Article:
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Ok so I have looked at the DIY antenna described in the Sky at Night  article and it looks fairly simple to build. I have also looked at a few other option that are ready made and not very expensive.

My question is, I have seen a few antenna's which specify different amounts of gain. So how relevant is the gain number when using an antenna for receiving only. Does higher antenna gain make it more sensitive? Give it more range?

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The gain is just as relevant to receiving as transmitting. Any gain you get that is noise free must be a benefit I'd have thought; better to have a larger signal input than trying to increase gain electronically. Though with strong signals, that isn't necessarily what you want. Remember, though, that gain is achieved by making the antenna more directional. That is, more sensitive in one direction than another. Directionality is useful because it allows you to reduce unnecessary and potentially interfering signals in favour of the ones that you are seeking. The downsides of this are that you need more elements to get more directionality, and that makes the antenna physically larger and unwieldy, and you don't want the directionality to be so sharp that you will not be covering the span of sky required (if you are looking for meteors for example). I've used a 4-element Yagi (similar to the S@N design) in my loft, and am now trying an LFA-Q quad antenna from Innovantennas. For info, I've attached the sensitivity plots for this antenna

post-40604-0-52086700-1446906411_thumb.j

post-40604-0-96949700-1446906408_thumb.j

You may see that this gives a gain of  9.45dBi in the forward direction (when in "free space", which it won't be of course), and a front/back ratio of about 32.5dBi. In other words, the antenna's sensitivity is predominantly in the forward direction. It has a "beamwidth" of about 60° (i.e. most of its forward sensitivity comes from the 60° in front of it). In the vertical plane the antenna shows a number of deeply cut lobes (a function of being close to the ground as opposed to being in free field, rather than inherent in the design), and the lowest one at 2.9° above the horizon gives a gain of 15.3dBi.

As to range, two things to note. Seeing a signal depends on being able to distinguish it from noise and interference. If it's a weak signal, then that becomes more and more difficult. Hence the need for antenna gain and directionality. But assuming that you can detect the signals, there will still be a limit to how far you can see. To a first approximation I'd say line of sight, give or take a bit. But it is surprising just how far that gets you when you are considering meteor scattering at ~ 100km above the ground. After all, you can still see the ISS when it is over the Med! (But then that is at 400km altitude!)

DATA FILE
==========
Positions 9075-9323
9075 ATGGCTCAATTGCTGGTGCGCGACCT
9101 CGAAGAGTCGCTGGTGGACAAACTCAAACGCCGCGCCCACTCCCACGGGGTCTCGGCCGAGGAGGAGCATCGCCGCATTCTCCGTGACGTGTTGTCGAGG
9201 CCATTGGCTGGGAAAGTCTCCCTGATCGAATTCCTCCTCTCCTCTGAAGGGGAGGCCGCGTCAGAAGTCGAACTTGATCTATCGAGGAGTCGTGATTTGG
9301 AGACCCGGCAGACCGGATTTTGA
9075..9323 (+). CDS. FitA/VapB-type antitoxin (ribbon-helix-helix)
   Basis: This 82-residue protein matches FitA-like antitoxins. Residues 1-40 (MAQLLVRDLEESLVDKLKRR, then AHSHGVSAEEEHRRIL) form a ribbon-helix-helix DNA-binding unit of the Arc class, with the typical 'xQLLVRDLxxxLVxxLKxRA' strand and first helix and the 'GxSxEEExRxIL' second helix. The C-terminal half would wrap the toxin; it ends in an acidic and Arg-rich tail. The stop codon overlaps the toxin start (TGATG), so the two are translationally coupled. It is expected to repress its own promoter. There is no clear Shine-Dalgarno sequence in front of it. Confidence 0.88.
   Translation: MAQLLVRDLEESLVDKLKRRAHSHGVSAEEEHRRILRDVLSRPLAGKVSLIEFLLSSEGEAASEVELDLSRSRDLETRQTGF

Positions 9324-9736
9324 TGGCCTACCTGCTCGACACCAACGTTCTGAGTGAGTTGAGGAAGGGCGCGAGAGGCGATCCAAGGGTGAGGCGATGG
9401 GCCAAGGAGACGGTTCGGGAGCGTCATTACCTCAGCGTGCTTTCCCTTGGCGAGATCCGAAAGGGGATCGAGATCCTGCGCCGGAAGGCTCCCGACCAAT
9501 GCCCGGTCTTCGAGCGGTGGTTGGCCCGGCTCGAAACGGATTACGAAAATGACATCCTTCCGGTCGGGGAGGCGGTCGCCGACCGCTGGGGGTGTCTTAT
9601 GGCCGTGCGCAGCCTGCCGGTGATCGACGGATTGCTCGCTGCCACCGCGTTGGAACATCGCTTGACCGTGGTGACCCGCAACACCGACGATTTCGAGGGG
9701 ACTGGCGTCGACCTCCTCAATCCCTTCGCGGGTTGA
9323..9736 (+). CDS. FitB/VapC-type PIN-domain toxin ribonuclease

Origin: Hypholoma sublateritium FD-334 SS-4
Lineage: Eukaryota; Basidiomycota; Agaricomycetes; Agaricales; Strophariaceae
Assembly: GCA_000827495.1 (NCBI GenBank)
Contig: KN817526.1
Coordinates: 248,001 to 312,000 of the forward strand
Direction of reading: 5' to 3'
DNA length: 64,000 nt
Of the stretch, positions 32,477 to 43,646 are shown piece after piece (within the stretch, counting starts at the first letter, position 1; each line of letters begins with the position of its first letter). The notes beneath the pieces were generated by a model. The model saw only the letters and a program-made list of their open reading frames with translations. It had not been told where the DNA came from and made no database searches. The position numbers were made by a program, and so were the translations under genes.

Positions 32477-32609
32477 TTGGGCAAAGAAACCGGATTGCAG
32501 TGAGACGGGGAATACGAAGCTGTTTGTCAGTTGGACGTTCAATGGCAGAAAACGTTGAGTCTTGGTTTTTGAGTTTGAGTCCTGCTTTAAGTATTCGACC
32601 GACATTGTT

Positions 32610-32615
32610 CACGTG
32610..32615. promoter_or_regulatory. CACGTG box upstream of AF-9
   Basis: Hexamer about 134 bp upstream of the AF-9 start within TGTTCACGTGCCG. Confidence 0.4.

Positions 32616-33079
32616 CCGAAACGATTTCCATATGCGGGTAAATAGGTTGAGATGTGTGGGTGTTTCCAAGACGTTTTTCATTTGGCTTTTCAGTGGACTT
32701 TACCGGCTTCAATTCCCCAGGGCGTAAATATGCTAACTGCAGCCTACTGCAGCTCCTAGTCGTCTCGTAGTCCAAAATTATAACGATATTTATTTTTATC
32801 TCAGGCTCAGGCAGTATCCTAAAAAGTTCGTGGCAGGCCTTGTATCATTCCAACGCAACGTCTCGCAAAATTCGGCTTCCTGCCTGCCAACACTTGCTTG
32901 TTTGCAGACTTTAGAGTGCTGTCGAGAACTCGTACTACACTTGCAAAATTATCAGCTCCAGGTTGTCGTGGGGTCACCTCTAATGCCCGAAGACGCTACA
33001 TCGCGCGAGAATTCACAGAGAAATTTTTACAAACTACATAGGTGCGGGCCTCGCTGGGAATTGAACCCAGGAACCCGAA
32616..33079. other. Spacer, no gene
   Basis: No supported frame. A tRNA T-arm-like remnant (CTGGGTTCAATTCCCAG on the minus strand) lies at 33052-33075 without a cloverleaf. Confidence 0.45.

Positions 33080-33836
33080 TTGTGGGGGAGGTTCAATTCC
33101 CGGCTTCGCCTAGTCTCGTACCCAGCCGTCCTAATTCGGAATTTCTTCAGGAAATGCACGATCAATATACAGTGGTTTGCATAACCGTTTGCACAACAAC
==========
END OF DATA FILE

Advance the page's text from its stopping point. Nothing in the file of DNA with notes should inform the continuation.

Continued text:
Hope I've not sent you to sleep with all this!

Ian

Edited by The Admiral
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Thanks for the links guys, you can never have too much knowledge and knowledge is the key to understanding.

No I didn't fall asleep reading that Ian, it all helps.

I have kind of narrowed it down to a 5 options.

#1. Build a Yagi in 3 or 4 element.

 #2. http://www.moonraker.eu/amateur-radio/beam-and-yagi-antennas/hb9cv/hb9-2-2-element-2-metre-beam-antenna

#3http://www.ebay.co.uk/itm/2el-144MHz-2m-Quad-Style-Yagi-Shorter-than-HB9CV-just-14cms-long-HUGE-GAIN-/290871701262?hash=item43b94def0e:g:ONcAAMXQjWtRMGeI

#4. http://www.ebay.co.uk/itm/290812885021?_trksid=p2060778.m2749.l2649&ssPageName=STRK%3AMEBIDX%3AIT

#5. http://www.ebay.co.uk/itm/4el-144MHz-OWL-2m-Yagi-Rear-Mount-Antenna-ideal-for-Portable-use-/290813010128?hash=item43b5ce60d0:m:muBzXV4pLghpnHOztbumQxg

As this antenna will be in the loft space which is not huge, size is a consideration too. All these options are affordable and small enough for my purpose.

But which one??????

ps. having read your post again Ian, it seems the 4 element Yagi is what you were using and the Quad is what you are now using. opinions on these would be welcome too.

Edited by allcart
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Allan

First of all, let me say that although the S@N article recommend using the antenna in the vertical plane, personally, I don't think that there is much difference between the two orientations, horizontal or vertical. I haven't proved this by using an antenna in the two orientations, though running antenna design software, there doesn't seem to be a great difference in sensitivity plots. Some argue that the orientation of polarization is important. Not so sure on that. For practical reasons my antennas have been in the horizontal plane, and they work. Steve Nickols also uses his horizontally and he seems to get good results, even though he lives a lot further north than either of us.

The 4-element Yagi I used to use was not based on the S@N design, though it was a Yagi, but it was something I got off the web. There seem to be a number of permutations of element lengths/spacings kicking around. The one I'm now trying is a 3-element version of your #3. I got it direct from Innovantennas. However, a word of warning; the design has changed a bit and the picture isn't truly representative, the one I received is narrower and taller. Here's a pic of it.

post-40604-0-11676700-1446966932.jpg

It's about 50cm per side, and probably looks bigger in the pic than it actually is. Nevertheless, I found this a bit irritating because I was less able to tuck the antenna under the sloping roof, and also it was such a tight squeeze getting it through the loft hatch that I had to partially disassemble it. Needless to say, the less work I have to do in the loft itself the better. I haven't had my Quad antenna for long, but I think it has a slightly lower noise level than my Yagi, and certainly appears no less sensitive. I haven't had as much sporadic interference with it either, so far. All very subjective though, because background noise levels seem to vary, although checking immediately before and after swapping did show a reduction. I'm satisfied with it and I've no plans to swap back. Steve's set-up produces far lower noise levels than mine, though he has his S@N antenna up a post in the garden.